Well, it's always nice to know someone is reading you. Last week the foreign secretary responded to my column about possible British complicity in the torture of Binyam Mohamed with a reader's letter disputing its accuracy. His letter concluded: "These are serious issues which deserve to be discussed seriously. But let us do so on the basis of the facts." I could not agree more. Yesterday another letter appeared in this paper, this time from one of Mohamed's lawyers, offering some compelling detail to contest the foreign secretary's central claim that "it is factually wrong to say that we tried to conceal potentially exculpatory material from Mr Mohamed's defence counsel". So plainly the facts are disputed. Tempting though it is to plunge into tangled thickets of claim and counter-claim about who exactly said what when to whom, we must not lose sight of the wood for the trees.
One big, wood-size question is precisely how we establish those facts in public, especially given that some derive from intelligence shared by the US with Britain. The government suggests a combination of the attorney general looking into a possible criminal investigation and reports by the intelligence and security committee. That is not enough. We need an independent inquiry.
A second is: how can we avoid this ever happening again? Gordon Brown yesterday announced that there will be new guidelines for British security and intelligence operatives interviewing detainees abroad. We must wait to see them, of course, but the remit is not wide enough. The principle must surely be that any British operative is obliged, on pain of their career and possible prosecution, to shout blue murder if he or she receives intelligence reports that suggest someone is being tortured under the auspices (direct or indirect) of the US, or anyone else. And the agency should immediately cease all further co-operation on that particular case, and related ones. Such fundamental human rights trump even that holy-of-holies of British foreign policy, intelligence-sharing with the US. Or is anyone prepared to say that it is better to stand by while a man is tortured rather than imperil our intelligence-sharing with the US?
That brings me to a third big question. At the heart of all this is the absolute priority that the British government gives to our "special relationship" with the US, and the way in which British leaders and officials approach it. Take, for example, the story that the Foreign Office has told me with some emphasis over the last week. It is that, soon after David Miliband arrived at the Foreign Office in summer 2007, he wrote to the US secretary of state asking that the British residents incarcerated at Guantánamo Bay be released and returned to Britain. Thereafter Miliband's officials worked to make that happen, and secured the release of three of them, but not Mohamed. When Pentagon prosecutors defiantly went ahead to prosecute Mohamed, against a raft of good advice, the issue of releasing potentially exculpatory US intelligence reports - copies of which were in the British government's possession - became acute. The officials worked hard to get those documents released from US sources to Mohamed's defence counsel in the US. All along they believed private diplomacy would be more effective than public confrontation. Finally the charges were dropped and Mohamed was released - though only after damning judgments from the British high court and a change of administration in Washington.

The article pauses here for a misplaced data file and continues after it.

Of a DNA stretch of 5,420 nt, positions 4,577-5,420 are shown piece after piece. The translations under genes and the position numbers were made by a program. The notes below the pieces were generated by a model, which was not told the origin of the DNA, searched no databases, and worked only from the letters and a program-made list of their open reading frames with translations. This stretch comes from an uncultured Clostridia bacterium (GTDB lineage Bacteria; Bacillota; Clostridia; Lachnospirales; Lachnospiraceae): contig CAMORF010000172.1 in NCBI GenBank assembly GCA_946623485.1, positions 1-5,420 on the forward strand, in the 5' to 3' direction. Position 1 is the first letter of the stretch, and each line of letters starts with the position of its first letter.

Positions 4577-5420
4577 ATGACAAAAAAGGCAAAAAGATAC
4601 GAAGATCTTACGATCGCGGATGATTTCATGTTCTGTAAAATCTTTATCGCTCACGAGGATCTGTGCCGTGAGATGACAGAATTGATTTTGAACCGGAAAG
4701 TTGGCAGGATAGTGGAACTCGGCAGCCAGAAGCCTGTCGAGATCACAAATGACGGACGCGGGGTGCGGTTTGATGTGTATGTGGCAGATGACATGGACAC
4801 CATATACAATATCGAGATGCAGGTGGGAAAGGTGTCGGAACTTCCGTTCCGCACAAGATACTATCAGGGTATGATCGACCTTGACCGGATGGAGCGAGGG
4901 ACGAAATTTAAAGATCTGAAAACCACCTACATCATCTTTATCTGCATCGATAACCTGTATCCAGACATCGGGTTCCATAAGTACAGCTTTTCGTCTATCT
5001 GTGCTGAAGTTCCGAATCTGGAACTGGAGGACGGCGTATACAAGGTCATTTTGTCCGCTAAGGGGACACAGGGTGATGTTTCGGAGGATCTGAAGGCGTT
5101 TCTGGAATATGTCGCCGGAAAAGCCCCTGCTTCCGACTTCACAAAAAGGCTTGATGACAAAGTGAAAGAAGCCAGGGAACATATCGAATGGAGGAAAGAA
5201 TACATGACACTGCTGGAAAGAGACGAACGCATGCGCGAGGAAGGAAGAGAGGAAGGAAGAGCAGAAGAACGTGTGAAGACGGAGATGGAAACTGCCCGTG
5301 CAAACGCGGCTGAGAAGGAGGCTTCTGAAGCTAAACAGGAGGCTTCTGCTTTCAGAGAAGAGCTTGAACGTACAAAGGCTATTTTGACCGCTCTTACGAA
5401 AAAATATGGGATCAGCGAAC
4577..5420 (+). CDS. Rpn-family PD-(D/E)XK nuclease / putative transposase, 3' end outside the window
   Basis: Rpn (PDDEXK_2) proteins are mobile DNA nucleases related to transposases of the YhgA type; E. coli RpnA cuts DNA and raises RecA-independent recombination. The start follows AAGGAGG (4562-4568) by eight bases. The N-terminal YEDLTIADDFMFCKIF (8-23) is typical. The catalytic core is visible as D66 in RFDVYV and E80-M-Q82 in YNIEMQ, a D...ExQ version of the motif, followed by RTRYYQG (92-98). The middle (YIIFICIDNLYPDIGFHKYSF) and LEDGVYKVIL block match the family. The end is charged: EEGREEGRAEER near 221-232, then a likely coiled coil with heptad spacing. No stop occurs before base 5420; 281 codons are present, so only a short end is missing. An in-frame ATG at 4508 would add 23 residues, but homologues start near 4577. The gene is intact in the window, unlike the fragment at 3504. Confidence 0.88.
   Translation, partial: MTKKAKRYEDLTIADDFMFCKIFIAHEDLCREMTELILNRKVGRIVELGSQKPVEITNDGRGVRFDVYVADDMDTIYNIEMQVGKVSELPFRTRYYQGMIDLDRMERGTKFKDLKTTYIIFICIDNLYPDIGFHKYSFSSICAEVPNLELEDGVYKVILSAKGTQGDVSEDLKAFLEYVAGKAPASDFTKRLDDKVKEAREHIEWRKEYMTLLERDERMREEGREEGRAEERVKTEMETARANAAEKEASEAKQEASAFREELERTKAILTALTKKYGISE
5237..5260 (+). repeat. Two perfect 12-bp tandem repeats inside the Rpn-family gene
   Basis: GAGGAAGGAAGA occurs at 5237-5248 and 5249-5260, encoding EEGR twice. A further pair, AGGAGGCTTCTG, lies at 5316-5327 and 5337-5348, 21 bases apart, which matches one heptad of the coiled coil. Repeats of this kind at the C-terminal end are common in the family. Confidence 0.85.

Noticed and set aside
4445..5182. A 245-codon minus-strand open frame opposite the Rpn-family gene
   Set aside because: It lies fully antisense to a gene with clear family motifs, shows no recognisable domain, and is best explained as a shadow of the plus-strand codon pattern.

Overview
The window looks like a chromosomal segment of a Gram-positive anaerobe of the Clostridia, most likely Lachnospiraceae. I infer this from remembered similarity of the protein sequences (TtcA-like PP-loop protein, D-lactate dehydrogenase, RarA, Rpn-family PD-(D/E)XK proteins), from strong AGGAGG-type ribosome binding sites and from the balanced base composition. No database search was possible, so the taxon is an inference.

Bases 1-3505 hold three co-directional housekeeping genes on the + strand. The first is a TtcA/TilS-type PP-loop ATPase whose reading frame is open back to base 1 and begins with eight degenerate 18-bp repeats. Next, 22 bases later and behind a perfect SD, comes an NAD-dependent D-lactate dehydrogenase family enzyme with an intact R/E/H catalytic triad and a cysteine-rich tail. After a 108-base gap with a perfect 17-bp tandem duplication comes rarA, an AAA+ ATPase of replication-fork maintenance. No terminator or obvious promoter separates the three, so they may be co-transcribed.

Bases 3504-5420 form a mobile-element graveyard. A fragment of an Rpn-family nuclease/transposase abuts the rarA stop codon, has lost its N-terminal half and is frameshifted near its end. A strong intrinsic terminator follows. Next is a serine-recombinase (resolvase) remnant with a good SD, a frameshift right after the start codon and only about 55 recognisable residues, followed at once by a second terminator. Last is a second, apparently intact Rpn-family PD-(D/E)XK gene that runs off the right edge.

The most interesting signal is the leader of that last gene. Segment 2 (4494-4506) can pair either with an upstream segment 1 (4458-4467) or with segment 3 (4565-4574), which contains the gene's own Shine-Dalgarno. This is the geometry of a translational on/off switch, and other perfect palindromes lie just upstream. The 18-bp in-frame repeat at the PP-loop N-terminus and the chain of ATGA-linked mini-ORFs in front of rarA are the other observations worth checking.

In short: we, the British, were the good guys, it was the Americans who were the bad guys. Or rather, some Americans, since characteristically the British government got itself mixed up in Washington's dysfunctional inter-agency process, getting caught in the crossfire between, say, the state department and the Pentagon.